The truth is that anyone who wishes can draw incredible encouragement from the miracle of Chanukah itself. At the time of the miracle, we were not in the healthiest spiritual condition as a people. Even so, Hashem delivered us from our enemies and made the menorah burn for eight days to demonstrate that, no matter what our spiritual state may be, if we only wish to we can begin again and achieve closeness with Hashem. Since the candles represent Hashem helping even those who are spiritually weak, they should be set up below ten tefachim. Our Rabbis teach that the Shechinah never descended to the final ten tefachim of airspace above the earth. Those ten tefachim represent all of the places to which people fall, where they feel exiled from the nourishing and illuminating influence of the Divine presence. When the candles are lit there, those “places” receive an infusion of Hashem’s light.
Even so, the lights must be at least three tefachim off the ground. This symbolizes a fresh start. This represents a commitment to not “lying down” and giving up completely. At the very least, one must have the minimal “three tefachim” of motivation to make a fresh start. When we do what we can, Hashem draws the light of Chanukah upon us and we bask in His warmth.
(Kitzur Shulchan Aruch 139:9) “One should separate the candles so that they not melt down from their own heat. If one filled a bowl with oil and placed wicks in it, and if he covered it with a vessel, each wick counts like one candle. If one did not cover it with a vessel, it cannot count as even a single candle since this will surely become a conflagration.”
The Zohar Hakadosh writes that a raging fire represents evil. This is because one who does evil often cannot contend with his evil urge, which is similar to a blazing fire. This is why we cannot use a hearth fire or the like for Chanukah. Rebbe Nachman, zt”l, taught that there are two types of light. One is called me’orei eish, which means “illuminating bodies of fire,” or the raging fire associated with evil. The other is called me’orei ohr, or “illuminating bodies of light”—a  balanced and holy illumination. We must yearn to achieve the holy and reject the unholy. All our troubles are caused by our lack of true understanding. We can achieve understanding through having a connection to someone who does possess true understanding. This is why having a connection to someone without fear of heaven is so detrimental—he is a detour from arriving at true understanding!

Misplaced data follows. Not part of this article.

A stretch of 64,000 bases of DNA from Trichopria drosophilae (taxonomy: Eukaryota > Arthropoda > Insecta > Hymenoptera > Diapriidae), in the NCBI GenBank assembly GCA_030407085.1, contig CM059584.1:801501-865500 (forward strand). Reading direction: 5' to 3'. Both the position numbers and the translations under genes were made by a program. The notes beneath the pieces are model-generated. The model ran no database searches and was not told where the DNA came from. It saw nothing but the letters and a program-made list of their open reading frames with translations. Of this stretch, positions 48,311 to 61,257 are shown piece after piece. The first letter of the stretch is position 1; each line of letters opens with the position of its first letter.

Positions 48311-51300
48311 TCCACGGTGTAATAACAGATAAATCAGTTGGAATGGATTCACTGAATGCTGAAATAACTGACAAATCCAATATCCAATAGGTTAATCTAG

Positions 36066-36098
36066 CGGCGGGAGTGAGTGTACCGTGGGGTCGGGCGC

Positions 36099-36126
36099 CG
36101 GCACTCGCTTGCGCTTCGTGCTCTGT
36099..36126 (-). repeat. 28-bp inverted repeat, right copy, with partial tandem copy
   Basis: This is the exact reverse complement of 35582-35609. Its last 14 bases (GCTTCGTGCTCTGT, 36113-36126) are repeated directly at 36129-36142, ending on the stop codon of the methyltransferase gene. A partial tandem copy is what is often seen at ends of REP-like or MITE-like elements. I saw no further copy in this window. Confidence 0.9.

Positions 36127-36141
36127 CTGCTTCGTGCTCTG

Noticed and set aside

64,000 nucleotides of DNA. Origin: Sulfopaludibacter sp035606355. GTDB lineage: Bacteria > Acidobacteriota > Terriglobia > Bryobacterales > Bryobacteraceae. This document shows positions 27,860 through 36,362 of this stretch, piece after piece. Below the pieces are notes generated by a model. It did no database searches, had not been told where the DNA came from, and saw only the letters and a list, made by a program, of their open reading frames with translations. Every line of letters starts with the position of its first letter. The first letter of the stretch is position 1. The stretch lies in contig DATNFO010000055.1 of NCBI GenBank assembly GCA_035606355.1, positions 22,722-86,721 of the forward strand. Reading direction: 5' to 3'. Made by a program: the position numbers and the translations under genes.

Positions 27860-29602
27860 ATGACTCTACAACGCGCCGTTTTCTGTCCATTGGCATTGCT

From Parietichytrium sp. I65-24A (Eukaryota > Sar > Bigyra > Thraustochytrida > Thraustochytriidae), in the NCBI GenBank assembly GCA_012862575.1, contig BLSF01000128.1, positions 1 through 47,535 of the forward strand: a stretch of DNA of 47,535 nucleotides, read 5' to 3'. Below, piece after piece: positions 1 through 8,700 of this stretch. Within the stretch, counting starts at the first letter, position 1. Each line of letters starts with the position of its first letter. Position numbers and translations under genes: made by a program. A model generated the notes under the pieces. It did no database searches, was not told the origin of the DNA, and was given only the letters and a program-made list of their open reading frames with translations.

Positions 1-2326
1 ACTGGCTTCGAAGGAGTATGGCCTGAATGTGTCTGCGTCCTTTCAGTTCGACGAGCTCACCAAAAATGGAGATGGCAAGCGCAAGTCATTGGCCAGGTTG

The Gemara writes that for one with da’as or holy awareness, it is as though the Beis Hamikdash has already been rebuilt. One who has the true balance of holy illumination acts in a deliberate and considered way. Even if he makes a mistake, he will immediately repent and start again. He knows that we are here for a limited time only and that we have a purpose. One who lacks this balanced perspective is always falling and rarely repents; he is far from embarking on the path to change.
For this same reason we may not place the candles too close together. If they melt down in a blaze we have not discharged our obligation. If our Chanukah lights converge into me’orei eish—by becoming a conflagration—they represent the unholy burning for materialism or honor without any higher goal. We light individual candles to represent the balanced illumination of a light which does not damage but illuminates—the light of true understanding. (Based on Mekor Chaim and Likutey Halachos) 

(Kitzur Shulchan Aruch 139:10) “One lights the menorah at nightfall and not later.”
Reb Nosson of Breslov writes in his Likutei Halachos that the time when the me’orei eish (see Spirit of the Law: Chanukah #9) dominate is the night. This is because the night represents lack of clarity and confusion. How we feel and behave at times of uncertainly tell us a lot about where we are really holding. One who is truly internalizing and deepening his connection to Hashem will find that what used to be an insurmountable test will stop being a challenge. This is a sure sign that we are increasing our connection to holy illumination and moving away from unholiness. This is a balance; the more understanding we have, the more we slowly are distanced from unholy thoughts and deeds. Since the me’orei eish are associated with “dark times,” we do not light before the sun sets. (This is only if we have a choice. On erev Shabbos we light early since we have no choice, but we must place enough oil in the vessel to last until half an hour after dark. This is symbolic of the fact that the great descending light of erev Shabbos affords us an opportunity to “light the darkness” ahead of time and perform the proper rectification for the night that is to come.)